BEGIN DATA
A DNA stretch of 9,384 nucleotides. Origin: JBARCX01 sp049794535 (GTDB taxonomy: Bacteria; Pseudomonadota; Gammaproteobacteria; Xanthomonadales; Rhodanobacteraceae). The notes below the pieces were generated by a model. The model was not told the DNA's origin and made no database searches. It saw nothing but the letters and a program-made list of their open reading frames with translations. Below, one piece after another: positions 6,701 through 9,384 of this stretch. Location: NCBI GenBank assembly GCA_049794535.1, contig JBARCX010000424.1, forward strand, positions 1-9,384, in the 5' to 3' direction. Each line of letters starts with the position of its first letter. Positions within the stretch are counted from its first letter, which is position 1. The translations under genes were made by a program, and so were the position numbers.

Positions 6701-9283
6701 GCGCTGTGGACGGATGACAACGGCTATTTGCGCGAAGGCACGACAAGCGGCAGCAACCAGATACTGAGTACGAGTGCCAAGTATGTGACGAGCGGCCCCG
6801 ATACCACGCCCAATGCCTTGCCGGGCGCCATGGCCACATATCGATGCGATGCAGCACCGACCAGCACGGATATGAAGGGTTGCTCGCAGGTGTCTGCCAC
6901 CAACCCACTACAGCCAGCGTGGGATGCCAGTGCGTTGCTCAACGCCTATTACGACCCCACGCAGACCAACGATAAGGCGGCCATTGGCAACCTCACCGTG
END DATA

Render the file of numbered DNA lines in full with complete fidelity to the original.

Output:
A DNA stretch of 9,384 nucleotides. Origin: JBARCX01 sp049794535 (GTDB taxonomy: Bacteria; Pseudomonadota; Gammaproteobacteria; Xanthomonadales; Rhodanobacteraceae). The notes below the pieces were generated by a model. The model was not told the DNA's origin and made no database searches. It saw nothing but the letters and a program-made list of their open reading frames with translations. Below, one piece after another: positions 6,701 through 9,384 of this stretch. Location: NCBI GenBank assembly GCA_049794535.1, contig JBARCX010000424.1, forward strand, positions 1-9,384, in the 5' to 3' direction. Each line of letters starts with the position of its first letter. Positions within the stretch are counted from its first letter, which is position 1. The translations under genes were made by a program, and so were the position numbers.

Positions 6701-9283
6701 GCGCTGTGGACGGATGACAACGGCTATTTGCGCGAAGGCACGACAAGCGGCAGCAACCAGATACTGAGTACGAGTGCCAAGTATGTGACGAGCGGCCCCG
6801 ATACCACGCCCAATGCCTTGCCGGGCGCCATGGCCACATATCGATGCGATGCAGCACCGACCAGCACGGATATGAAGGGTTGCTCGCAGGTGTCTGCCAC
6901 CAACCCACTACAGCCAGCGTGGGATGCCAGTGCGTTGCTCAACGCCTATTACGACCCCACGCAGACCAACGATAAGGCGGCCATTGGCAACCTCACCGTG